Dalai Lama Begins Visit To France

August 13th 2008

Monks attend a ceremony presided by Tibetan spiritual guide, the Dalai Lama
The Dalai Lama gave a talk on peace and nonviolence at the temple in Paris

Paris, France, 12 August 2008 (BBC News) - The Dalai Lama has begun a 12-day visit to France by blessing a Buddhist institute on the edge of Paris.

The exiled spiritual Tibetan leader will spend most of the duration of the Olympics in France.

Plans to meet President Nicolas Sarkozy were dropped, though the Dalai Lama will meet lawmakers on Wednesday.

Beijing has accused the Dalai Lama of stirring up unrest in Tibet and warned Mr Sarkozy of "serious consequences" if he met him.

Members of the Buddhist leader's entourage said any plans for a meeting were shelved to avoid damage to talks between Tibetan and Chinese parties, according to AFP.

The French president is trying to repair ties with China, damaged by his initial threat to boycott the opening of the Olympic Games and a series of pro-Tibet protests as the torch passed through the French capital.

Beijing has accused the Dalai Lama of fomenting unrest in Tibet but last week the 1989 Nobel peace prize-winner sent a message offering good wishes to the Chinese people ahead of the games.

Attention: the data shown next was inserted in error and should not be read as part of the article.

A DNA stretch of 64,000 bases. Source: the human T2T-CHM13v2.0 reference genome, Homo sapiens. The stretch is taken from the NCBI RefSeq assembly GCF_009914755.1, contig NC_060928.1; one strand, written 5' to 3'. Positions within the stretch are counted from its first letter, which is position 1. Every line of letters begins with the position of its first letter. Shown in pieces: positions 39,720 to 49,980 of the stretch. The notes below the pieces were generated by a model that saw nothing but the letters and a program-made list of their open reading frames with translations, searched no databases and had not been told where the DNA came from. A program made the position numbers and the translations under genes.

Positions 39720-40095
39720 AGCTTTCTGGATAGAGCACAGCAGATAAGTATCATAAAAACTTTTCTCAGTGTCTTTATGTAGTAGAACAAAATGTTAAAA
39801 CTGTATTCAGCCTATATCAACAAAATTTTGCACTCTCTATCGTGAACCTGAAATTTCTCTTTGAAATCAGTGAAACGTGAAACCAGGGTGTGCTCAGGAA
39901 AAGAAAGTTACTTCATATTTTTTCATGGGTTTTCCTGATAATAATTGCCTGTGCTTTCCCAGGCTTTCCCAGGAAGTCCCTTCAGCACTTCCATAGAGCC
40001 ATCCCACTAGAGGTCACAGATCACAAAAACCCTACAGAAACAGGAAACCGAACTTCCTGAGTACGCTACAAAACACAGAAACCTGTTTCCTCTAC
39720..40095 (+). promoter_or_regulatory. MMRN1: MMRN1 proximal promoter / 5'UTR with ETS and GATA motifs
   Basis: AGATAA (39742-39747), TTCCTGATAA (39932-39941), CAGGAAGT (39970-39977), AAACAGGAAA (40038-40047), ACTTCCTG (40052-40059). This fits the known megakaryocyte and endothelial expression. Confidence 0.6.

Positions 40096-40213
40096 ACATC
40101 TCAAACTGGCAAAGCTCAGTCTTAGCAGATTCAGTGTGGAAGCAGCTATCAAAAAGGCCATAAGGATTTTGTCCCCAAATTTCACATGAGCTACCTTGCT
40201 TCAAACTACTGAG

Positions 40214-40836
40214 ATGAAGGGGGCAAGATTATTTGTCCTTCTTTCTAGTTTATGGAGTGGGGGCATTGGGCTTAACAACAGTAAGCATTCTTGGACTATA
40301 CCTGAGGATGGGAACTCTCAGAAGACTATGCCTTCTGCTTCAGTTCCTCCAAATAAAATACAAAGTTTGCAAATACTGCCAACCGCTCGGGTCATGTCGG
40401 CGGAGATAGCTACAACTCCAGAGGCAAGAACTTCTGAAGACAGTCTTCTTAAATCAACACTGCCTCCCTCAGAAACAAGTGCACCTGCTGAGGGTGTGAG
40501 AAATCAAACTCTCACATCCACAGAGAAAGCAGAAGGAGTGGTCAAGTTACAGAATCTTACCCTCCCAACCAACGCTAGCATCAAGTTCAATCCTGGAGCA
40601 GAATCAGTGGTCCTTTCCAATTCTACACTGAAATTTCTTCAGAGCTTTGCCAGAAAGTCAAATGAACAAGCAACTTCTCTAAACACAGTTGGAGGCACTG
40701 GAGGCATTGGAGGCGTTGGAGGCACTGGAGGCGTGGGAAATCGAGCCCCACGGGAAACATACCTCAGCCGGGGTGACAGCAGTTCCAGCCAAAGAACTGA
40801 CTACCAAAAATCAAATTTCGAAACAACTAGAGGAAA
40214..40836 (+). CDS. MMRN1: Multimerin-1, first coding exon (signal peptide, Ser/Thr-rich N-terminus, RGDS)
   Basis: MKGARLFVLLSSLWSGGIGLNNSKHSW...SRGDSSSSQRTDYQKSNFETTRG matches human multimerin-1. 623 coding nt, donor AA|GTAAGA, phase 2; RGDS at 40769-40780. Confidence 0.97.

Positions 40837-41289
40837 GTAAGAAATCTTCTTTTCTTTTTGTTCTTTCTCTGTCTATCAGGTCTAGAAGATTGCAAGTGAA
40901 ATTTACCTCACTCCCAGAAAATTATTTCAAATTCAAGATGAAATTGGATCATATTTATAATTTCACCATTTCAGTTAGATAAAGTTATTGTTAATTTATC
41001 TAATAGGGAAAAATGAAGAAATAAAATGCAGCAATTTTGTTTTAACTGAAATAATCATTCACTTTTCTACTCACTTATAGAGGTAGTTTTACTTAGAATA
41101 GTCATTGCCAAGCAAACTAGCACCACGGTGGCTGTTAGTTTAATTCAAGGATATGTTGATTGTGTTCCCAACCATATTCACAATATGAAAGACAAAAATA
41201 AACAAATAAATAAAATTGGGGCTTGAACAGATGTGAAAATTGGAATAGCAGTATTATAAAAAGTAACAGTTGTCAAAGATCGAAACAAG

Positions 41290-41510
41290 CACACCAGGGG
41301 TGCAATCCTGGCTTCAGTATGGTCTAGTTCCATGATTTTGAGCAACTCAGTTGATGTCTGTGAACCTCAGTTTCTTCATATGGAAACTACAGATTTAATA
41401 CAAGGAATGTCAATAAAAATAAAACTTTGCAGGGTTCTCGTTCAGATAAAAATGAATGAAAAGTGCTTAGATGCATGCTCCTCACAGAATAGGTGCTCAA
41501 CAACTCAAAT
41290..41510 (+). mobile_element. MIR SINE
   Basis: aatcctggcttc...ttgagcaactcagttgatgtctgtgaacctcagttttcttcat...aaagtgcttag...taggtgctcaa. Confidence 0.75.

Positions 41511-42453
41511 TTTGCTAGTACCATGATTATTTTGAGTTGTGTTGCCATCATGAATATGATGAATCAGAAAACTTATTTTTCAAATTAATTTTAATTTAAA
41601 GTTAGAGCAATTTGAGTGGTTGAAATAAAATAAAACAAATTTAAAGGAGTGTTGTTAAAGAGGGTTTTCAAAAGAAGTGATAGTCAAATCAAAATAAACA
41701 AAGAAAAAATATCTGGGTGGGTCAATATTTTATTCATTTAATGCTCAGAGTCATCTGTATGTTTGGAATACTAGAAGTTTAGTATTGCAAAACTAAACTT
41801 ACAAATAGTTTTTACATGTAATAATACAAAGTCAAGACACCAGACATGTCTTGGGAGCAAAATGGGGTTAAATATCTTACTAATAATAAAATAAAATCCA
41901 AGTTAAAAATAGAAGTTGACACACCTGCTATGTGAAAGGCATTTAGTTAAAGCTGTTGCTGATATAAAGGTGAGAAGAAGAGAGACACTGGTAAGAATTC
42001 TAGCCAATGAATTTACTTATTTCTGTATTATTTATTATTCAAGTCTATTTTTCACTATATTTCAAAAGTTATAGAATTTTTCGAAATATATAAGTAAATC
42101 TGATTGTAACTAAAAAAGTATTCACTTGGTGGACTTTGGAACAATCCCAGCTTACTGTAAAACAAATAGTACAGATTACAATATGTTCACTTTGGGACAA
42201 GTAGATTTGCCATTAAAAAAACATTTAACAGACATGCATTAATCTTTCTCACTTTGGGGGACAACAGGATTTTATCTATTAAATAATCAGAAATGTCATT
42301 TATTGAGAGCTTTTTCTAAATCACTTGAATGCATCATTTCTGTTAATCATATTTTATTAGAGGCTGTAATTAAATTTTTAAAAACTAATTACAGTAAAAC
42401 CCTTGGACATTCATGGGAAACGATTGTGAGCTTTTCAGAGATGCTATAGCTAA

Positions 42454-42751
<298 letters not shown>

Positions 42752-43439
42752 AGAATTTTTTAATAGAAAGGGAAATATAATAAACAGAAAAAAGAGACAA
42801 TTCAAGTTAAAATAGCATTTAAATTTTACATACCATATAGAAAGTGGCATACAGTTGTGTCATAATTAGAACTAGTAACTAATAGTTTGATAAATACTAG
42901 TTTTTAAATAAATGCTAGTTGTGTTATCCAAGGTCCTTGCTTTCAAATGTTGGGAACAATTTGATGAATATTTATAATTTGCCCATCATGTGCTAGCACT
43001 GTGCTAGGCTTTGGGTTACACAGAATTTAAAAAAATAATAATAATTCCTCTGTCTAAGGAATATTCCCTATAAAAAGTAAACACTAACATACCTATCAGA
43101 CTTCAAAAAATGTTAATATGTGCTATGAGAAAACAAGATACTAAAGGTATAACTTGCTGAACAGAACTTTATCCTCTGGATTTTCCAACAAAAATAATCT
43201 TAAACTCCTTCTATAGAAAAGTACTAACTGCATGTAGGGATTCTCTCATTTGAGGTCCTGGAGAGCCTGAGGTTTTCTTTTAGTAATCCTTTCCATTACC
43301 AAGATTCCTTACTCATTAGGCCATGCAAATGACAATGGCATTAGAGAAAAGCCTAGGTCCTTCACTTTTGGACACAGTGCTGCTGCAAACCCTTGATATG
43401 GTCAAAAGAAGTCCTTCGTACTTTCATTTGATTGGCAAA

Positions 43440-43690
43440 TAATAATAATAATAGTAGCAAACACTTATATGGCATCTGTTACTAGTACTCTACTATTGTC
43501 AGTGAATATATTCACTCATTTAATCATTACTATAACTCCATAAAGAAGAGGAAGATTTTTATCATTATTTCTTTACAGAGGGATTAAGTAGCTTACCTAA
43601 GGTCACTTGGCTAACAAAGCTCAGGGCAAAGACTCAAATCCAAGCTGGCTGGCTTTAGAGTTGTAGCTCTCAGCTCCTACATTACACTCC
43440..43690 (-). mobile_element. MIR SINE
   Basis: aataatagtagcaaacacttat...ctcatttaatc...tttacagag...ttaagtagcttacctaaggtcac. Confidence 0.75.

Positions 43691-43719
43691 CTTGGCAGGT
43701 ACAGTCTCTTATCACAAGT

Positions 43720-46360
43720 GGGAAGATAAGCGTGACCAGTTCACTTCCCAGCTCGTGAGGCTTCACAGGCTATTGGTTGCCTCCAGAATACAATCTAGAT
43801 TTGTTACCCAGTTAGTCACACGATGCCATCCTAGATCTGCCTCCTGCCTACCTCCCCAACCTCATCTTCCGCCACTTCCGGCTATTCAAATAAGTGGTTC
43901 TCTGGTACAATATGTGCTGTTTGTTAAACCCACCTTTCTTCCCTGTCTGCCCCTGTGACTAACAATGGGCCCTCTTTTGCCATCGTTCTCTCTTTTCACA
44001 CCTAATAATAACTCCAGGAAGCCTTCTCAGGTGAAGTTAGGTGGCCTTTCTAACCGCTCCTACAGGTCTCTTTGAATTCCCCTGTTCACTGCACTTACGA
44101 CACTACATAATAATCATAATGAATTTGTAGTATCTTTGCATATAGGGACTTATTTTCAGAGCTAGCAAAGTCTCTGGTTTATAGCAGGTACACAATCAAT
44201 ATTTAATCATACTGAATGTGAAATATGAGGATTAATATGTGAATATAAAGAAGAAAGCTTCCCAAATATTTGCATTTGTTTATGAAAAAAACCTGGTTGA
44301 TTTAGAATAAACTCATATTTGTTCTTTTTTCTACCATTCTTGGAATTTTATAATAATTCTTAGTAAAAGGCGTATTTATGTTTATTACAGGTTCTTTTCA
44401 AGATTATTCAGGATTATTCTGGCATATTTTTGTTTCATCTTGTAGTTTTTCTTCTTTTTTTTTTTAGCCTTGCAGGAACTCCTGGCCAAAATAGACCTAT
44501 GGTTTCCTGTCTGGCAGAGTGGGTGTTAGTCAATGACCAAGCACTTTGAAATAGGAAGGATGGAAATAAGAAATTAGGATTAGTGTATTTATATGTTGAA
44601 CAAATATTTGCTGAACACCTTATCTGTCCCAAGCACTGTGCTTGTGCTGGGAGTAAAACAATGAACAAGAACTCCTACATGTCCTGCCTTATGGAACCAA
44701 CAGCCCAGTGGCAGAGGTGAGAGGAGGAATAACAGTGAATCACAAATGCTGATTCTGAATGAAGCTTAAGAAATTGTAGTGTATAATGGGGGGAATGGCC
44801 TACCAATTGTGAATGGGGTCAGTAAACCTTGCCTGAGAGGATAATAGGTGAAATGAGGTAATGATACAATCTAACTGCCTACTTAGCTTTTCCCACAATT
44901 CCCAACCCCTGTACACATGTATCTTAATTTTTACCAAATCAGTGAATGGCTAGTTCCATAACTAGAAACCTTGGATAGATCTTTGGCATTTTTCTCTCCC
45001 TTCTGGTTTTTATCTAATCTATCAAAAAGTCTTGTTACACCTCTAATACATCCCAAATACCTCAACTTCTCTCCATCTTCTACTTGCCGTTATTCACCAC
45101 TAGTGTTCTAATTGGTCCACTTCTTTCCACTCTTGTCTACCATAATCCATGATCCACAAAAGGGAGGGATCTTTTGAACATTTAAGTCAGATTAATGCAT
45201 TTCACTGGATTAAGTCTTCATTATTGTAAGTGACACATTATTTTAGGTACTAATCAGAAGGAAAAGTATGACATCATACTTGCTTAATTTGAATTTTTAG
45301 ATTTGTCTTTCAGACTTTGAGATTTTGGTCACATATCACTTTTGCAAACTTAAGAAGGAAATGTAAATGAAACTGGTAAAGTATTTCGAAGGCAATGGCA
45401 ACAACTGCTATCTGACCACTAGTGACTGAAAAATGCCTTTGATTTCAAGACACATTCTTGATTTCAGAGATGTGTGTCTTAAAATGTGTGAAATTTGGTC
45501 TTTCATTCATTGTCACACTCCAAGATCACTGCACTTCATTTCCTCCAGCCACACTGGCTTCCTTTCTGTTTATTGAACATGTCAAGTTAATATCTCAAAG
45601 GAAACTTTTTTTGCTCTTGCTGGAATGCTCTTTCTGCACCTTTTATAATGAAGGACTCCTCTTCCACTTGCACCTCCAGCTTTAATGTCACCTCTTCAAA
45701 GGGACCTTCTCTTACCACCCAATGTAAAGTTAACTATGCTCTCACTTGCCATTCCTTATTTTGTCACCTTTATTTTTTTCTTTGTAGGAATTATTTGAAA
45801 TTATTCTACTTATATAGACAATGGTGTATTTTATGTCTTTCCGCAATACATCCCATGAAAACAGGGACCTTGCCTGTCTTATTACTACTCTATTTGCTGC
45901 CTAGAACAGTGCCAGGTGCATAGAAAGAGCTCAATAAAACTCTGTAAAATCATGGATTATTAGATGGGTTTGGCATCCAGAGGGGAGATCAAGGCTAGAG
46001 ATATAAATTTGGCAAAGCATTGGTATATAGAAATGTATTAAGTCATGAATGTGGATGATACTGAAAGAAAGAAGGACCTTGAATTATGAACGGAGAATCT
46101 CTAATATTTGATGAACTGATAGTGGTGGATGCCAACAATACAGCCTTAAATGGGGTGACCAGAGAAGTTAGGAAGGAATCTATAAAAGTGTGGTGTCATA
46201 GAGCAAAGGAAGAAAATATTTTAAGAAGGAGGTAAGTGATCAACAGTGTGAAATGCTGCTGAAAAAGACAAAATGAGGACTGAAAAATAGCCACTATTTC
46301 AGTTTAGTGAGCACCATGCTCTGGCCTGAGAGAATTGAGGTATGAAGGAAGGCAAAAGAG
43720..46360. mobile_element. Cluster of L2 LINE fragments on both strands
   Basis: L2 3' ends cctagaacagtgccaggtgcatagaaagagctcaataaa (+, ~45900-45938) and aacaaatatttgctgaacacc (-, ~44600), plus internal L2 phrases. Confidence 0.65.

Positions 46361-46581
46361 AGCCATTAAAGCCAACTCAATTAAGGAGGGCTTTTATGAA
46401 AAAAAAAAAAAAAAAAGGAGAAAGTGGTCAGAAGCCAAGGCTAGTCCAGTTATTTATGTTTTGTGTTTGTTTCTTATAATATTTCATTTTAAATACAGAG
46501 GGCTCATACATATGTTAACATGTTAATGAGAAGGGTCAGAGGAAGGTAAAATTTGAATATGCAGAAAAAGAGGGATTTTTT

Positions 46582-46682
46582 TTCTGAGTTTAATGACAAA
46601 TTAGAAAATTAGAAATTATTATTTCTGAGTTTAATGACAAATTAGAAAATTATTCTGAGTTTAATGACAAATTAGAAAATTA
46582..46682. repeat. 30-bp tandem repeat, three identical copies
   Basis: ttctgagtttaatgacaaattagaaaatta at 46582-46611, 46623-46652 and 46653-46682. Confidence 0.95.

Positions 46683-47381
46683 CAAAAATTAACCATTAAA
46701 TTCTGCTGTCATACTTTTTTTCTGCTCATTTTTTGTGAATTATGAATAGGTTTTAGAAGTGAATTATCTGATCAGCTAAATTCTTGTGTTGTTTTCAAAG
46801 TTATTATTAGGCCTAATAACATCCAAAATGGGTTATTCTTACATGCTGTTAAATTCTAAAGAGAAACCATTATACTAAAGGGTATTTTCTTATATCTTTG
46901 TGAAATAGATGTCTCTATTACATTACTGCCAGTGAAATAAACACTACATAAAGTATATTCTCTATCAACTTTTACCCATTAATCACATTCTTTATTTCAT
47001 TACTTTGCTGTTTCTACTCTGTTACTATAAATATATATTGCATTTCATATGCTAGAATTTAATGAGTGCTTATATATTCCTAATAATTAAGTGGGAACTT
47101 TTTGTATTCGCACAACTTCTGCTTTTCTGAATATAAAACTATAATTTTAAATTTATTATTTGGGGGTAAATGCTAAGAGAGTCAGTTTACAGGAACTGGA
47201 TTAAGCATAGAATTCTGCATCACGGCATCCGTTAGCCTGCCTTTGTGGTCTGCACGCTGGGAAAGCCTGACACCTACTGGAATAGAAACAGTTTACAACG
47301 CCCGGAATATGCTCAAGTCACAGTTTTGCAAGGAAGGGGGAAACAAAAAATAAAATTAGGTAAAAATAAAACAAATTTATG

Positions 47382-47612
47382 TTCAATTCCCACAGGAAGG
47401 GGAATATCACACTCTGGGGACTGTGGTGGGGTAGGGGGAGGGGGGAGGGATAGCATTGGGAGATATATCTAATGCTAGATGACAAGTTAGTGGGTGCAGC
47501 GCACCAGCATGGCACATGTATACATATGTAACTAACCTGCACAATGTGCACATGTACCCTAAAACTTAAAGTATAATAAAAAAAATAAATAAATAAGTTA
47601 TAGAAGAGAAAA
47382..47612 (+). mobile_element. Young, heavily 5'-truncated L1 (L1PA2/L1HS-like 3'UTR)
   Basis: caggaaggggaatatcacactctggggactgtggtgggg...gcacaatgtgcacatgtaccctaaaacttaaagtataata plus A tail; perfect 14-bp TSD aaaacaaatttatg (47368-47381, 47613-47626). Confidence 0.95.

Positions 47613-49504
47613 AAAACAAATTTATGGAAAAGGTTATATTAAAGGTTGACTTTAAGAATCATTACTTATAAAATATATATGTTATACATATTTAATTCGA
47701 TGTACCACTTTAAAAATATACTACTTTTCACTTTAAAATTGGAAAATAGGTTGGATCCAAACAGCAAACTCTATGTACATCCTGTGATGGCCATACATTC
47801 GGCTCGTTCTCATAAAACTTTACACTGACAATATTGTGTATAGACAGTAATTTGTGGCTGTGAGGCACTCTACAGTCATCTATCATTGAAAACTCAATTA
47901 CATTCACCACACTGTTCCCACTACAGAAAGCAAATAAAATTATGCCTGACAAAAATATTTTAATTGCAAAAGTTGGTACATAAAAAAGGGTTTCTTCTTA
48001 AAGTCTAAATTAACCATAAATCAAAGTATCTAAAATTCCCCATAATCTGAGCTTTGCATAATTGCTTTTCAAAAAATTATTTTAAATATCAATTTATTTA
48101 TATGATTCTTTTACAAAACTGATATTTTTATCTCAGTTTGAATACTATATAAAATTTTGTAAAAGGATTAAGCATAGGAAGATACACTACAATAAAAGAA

He repeated his message on Tuesday. "I fully support the Olympics in China... the People's Republic of China deserves to play host to the games," the Dalai Lama said as he left the Yiga Tcheudzine temple in Veneux-les-Sablons, south of Paris.

Later he gave a talk at a vast Vietnamese pagoda still under construction in Evry, south of Paris. He made no mention of Tibet.

The Dalai Lama, who fled to India in 1959 amid an uprising against the Chinese military, has said he only wants limited autonomy for his homeland, but China accuses him of wanting independence for Tibet.
 

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